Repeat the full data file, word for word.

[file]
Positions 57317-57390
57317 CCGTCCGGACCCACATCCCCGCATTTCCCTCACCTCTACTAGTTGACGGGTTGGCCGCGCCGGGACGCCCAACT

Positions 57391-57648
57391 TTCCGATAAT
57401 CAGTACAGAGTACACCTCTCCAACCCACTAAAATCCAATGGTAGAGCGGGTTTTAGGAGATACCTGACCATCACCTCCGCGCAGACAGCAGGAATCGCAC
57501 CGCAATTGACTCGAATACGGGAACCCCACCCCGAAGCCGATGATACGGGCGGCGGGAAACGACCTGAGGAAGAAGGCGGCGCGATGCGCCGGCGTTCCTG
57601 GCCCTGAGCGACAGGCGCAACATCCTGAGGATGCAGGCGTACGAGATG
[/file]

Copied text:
Positions 57317-57390
57317 CCGTCCGGACCCACATCCCCGCATTTCCCTCACCTCTACTAGTTGACGGGTTGGCCGCGCCGGGACGCCCAACT

Positions 57391-57648
57391 TTCCGATAAT
57401 CAGTACAGAGTACACCTCTCCAACCCACTAAAATCCAATGGTAGAGCGGGTTTTAGGAGATACCTGACCATCACCTCCGCGCAGACAGCAGGAATCGCAC
57501 CGCAATTGACTCGAATACGGGAACCCCACCCCGAAGCCGATGATACGGGCGGCGGGAAACGACCTGAGGAAGAAGGCGGCGCGATGCGCCGGCGTTCCTG
57601 GCCCTGAGCGACAGGCGCAACATCCTGAGGATGCAGGCGTACGAGATG